The desire to establish a common institutional framework for revision on the European level took shape in the early 1920s with the founding of the Institute of International Intellectual Cooperation (IIIC) within the League of Nations. The interwar period saw the emergence of a somewhat orthodox approach in the methods and procedures of textbook revision, resulting from the growing wealth of experience of bi- and multilateral initiatives (France–Germany, Poland–Romania, Nordic Association).

The methods and procedures developed during the interwar period served as a model for the institutionalization of revision after the Second World War. This was marked by close cooperation between the bilateral commissions of Western European states and the initiatives of the Council of Europe (CoE), a key player in cultural and educational cooperation in Western Europe and a partner of UNESCO. The CoE coordinated revision activities in Europe, in close cooperation with the Institute for International Textbook Research (Georg Eckert Institute), while UNESCO initiated revision projects with socialist countries and the decolonized world.

From revision to collaborative writing: toward the production of European textbooks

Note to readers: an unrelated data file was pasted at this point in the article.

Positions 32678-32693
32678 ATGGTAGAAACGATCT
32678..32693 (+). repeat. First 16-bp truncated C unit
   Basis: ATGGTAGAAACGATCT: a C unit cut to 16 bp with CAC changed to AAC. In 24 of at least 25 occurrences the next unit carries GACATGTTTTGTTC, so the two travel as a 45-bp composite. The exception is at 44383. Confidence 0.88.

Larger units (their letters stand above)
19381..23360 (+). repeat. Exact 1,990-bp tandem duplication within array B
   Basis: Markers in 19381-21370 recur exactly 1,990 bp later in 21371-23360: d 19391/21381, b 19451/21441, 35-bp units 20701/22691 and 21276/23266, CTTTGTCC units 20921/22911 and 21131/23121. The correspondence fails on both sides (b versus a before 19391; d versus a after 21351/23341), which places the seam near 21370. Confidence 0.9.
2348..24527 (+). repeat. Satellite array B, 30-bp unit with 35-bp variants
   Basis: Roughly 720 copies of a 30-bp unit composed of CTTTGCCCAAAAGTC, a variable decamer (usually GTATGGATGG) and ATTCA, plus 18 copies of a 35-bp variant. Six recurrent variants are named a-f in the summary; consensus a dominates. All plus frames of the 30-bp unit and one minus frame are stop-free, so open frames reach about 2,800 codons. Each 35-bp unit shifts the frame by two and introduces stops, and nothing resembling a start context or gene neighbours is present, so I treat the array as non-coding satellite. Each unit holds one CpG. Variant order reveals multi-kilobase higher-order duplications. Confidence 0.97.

The first goal of textbook revision in Europe was to identify and eliminate nationalist, bellicose, and xenophobic texts and images contributing to hostility between European peoples. This “negative” revision was, in the eyes of politically committed teachers, the prerequisite for reconciliation between European peoples after 1945. Beginning with the first series of conferences on history textbook revision (1953-1958), this “negative” revision was accompanied by a “positive” approach to working together on a common European history highlighting its cooperative and solidary traditions. In the 1960s this led to the development of common core curricula on the European level. The history syllabus emphasized the capacity for political, economic, and cultural cooperation in Europe and underscored the mutual inspiration for various religious and cultural communities in past and present. This perspective on European history formed a strong basis for the revision of curricula and textbooks in Central and Eastern European countries after 1989. However, the experience of mass crimes during the Yugoslav Wars in the 1990s, in addition to the recurring danger of nationalism in numerous European countries at the turn of the twenty-first century, demonstrated the need to emphasize in textbook revision the tragedies of the twentieth century and the resulting memorial conflicts.